Poll: ‘No’ to Expulsion Orders

Nearly 80 percent of national religious Jews favor refusing expulsion orders or asking not to join in removing Jews from Yesha, a new poll reveals.

Tzvi Ben Gedalyahu ,

Expulsion victims argue with soldiers
Expulsion victims argue with soldiers
Israel news photo: Flash 90

Seventy-nine percent of the national religious camp would encourage soldiers to refuse orders to remove Jews from communities in Judea and Samaria or to ask not to participate in removing residents, according to a new poll.

The results of the survey published Thursday show the national religious camp is “settling accounts” with the government for having separated from the ”heritage of forefathers,” pollsters Meir Gal and Dr. Avi Piaar told the Yisrael HaYom Hebrew language newspaper. The poll was carried out by Mootagim, the Hebrew word for “trademark” or brand name products.

Thirty-nine percent of the respondents favor outright refusal of expulsion orders, and 36 percent would encourage soldiers to ask commanders to relieve them from having to expel Jews from their homes.

The poll showed signs that the expulsions four years ago left the national religious camp more insistent to fight future orders to remove Jews from their homes. Sixteen percent of the respondents said that they would do “everything that is needed” to fight future expulsions, even if it would result in injuries to soldiers or police officers.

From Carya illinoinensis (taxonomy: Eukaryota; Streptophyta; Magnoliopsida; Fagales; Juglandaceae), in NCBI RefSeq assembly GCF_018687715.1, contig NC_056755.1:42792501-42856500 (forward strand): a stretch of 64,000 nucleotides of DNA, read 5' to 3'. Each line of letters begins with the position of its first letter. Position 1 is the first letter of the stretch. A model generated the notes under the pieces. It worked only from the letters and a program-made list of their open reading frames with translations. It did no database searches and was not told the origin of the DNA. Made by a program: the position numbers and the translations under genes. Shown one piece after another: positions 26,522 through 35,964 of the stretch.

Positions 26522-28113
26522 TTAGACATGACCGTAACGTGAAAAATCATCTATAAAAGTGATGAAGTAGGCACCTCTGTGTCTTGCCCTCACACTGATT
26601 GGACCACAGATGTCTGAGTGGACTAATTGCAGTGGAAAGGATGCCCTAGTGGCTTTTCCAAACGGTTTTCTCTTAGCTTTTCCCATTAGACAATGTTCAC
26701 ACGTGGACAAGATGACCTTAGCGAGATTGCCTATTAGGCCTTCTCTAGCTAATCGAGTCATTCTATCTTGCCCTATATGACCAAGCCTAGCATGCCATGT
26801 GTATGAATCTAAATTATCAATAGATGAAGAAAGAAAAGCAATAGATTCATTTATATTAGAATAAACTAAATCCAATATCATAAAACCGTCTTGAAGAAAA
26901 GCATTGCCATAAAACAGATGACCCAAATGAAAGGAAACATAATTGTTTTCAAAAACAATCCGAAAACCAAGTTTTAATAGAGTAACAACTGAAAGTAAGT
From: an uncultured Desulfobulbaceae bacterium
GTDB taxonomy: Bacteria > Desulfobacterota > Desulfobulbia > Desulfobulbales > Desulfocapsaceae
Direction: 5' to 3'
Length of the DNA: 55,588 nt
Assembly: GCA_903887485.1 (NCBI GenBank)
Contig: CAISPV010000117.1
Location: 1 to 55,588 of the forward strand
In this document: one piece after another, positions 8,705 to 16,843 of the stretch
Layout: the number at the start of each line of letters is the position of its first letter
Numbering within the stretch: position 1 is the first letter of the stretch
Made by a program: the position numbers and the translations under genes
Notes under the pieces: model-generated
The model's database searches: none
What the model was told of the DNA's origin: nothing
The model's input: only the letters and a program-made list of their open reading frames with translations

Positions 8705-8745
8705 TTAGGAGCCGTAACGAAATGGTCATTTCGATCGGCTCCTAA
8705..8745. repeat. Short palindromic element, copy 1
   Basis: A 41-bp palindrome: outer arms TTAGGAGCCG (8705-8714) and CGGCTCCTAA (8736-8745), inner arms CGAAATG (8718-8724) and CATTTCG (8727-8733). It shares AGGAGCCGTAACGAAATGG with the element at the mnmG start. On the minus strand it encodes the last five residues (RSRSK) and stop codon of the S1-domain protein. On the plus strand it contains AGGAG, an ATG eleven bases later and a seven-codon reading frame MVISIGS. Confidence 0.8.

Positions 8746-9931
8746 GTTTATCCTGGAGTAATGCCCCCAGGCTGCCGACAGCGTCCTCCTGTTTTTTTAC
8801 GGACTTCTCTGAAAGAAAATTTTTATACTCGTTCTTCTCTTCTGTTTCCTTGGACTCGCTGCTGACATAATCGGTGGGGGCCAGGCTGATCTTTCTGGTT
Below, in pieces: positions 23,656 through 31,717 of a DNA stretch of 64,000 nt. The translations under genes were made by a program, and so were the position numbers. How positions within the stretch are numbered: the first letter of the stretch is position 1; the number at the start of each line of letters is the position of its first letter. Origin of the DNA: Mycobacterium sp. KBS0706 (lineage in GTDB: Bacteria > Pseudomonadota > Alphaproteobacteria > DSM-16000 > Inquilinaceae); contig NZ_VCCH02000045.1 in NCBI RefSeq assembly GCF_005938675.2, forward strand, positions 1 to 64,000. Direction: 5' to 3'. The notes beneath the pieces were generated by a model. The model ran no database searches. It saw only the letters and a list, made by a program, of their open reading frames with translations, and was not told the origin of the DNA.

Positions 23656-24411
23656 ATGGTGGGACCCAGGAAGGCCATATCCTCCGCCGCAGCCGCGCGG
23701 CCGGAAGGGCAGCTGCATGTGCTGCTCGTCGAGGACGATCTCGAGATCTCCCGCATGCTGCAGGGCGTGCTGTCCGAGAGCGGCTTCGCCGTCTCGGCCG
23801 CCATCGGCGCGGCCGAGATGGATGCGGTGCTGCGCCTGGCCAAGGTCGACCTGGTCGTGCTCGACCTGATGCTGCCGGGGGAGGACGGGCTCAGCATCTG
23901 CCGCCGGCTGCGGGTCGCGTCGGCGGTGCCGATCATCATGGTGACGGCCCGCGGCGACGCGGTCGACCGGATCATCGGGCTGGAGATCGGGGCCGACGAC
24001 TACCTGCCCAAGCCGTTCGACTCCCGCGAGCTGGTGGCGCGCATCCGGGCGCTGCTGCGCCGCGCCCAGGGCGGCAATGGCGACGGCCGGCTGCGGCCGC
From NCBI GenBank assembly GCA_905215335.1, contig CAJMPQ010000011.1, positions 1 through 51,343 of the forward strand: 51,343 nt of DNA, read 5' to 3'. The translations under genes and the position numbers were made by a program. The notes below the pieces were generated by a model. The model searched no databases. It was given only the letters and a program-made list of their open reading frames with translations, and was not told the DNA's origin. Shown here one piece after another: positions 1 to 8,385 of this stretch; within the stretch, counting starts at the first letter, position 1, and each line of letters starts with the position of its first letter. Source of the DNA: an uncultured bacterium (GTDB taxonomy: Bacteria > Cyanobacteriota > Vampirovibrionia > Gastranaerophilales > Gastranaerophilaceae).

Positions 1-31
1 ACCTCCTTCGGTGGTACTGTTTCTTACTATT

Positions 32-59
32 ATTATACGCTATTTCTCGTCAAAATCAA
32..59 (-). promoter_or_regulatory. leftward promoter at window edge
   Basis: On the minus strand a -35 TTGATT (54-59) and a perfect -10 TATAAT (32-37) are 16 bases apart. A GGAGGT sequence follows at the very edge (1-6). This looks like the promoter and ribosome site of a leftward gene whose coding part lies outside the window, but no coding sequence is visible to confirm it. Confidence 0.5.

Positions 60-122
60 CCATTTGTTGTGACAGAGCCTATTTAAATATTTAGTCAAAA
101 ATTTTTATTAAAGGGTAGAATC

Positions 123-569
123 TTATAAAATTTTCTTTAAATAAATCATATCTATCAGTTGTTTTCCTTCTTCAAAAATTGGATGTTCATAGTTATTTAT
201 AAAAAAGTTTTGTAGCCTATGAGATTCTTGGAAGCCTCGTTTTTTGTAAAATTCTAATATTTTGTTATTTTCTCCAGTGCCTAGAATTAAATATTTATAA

The issue of using soldiers to carry out political decisions, even if they are to be executed in Judea and Samaria where the military establishment is the legal authority, aroused an emotional debate four years ago, on the eve of the expulsions of approximately 8,000 Jews from Gush Katif and parts of northern Samaria.

The number of national religious officers in the IDF is proportionately far higher that non-religious officers, and their ideology emphasizes pride to serve in the army. However, several rabbis have argued that the expulsion orders were illegal or immoral, and one reserve officer who campaigned four years ago against the idea of soldiers refusing orders has changed his stand.

IDF Chief of Staff Gabi Ashkenazi is trying to prevent a future problem of dissension and has told Defense Minister Ehud Barak he does not want soldiers to participate in any future expulsions.

Two States Already Here?

Half of those participating in the poll also think that a new Arab state within the current borders of Israel will be established or already is functioning on a de facto basis. Twenty-five percent said there will be a Palestinian Authority country, while another 25 percent said that it already exists.

Most surveys among the Arab sector in Judea, Samaria and Gaza have revealed a general pessimism regarding their personal future and the chances that a new state will be formed. They also increasingly favor violence against Jews.